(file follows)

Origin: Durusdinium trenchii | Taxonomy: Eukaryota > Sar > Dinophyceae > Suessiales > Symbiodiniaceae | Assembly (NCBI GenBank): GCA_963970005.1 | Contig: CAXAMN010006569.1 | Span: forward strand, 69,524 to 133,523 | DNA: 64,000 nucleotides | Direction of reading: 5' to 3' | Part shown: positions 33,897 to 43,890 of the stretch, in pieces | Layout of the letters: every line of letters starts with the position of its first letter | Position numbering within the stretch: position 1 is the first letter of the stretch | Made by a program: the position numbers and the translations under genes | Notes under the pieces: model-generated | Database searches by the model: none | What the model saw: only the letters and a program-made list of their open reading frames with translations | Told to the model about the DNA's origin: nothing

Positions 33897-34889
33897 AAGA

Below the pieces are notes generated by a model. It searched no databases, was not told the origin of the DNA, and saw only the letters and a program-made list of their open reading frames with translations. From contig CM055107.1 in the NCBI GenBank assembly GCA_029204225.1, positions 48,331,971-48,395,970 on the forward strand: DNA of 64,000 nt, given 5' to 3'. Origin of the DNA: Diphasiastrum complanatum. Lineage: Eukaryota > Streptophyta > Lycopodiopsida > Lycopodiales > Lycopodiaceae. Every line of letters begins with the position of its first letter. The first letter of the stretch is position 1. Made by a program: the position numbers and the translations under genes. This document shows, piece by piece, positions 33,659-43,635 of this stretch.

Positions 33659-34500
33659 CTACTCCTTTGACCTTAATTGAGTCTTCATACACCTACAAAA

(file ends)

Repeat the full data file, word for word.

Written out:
Origin: Durusdinium trenchii | Taxonomy: Eukaryota > Sar > Dinophyceae > Suessiales > Symbiodiniaceae | Assembly (NCBI GenBank): GCA_963970005.1 | Contig: CAXAMN010006569.1 | Span: forward strand, 69,524 to 133,523 | DNA: 64,000 nucleotides | Direction of reading: 5' to 3' | Part shown: positions 33,897 to 43,890 of the stretch, in pieces | Layout of the letters: every line of letters starts with the position of its first letter | Position numbering within the stretch: position 1 is the first letter of the stretch | Made by a program: the position numbers and the translations under genes | Notes under the pieces: model-generated | Database searches by the model: none | What the model saw: only the letters and a program-made list of their open reading frames with translations | Told to the model about the DNA's origin: nothing

Positions 33897-34889
33897 AAGA

Below the pieces are notes generated by a model. It searched no databases, was not told the origin of the DNA, and saw only the letters and a program-made list of their open reading frames with translations. From contig CM055107.1 in the NCBI GenBank assembly GCA_029204225.1, positions 48,331,971-48,395,970 on the forward strand: DNA of 64,000 nt, given 5' to 3'. Origin of the DNA: Diphasiastrum complanatum. Lineage: Eukaryota > Streptophyta > Lycopodiopsida > Lycopodiales > Lycopodiaceae. Every line of letters begins with the position of its first letter. The first letter of the stretch is position 1. Made by a program: the position numbers and the translations under genes. This document shows, piece by piece, positions 33,659-43,635 of this stretch.

Positions 33659-34500
33659 CTACTCCTTTGACCTTAATTGAGTCTTCATACACCTACAAAA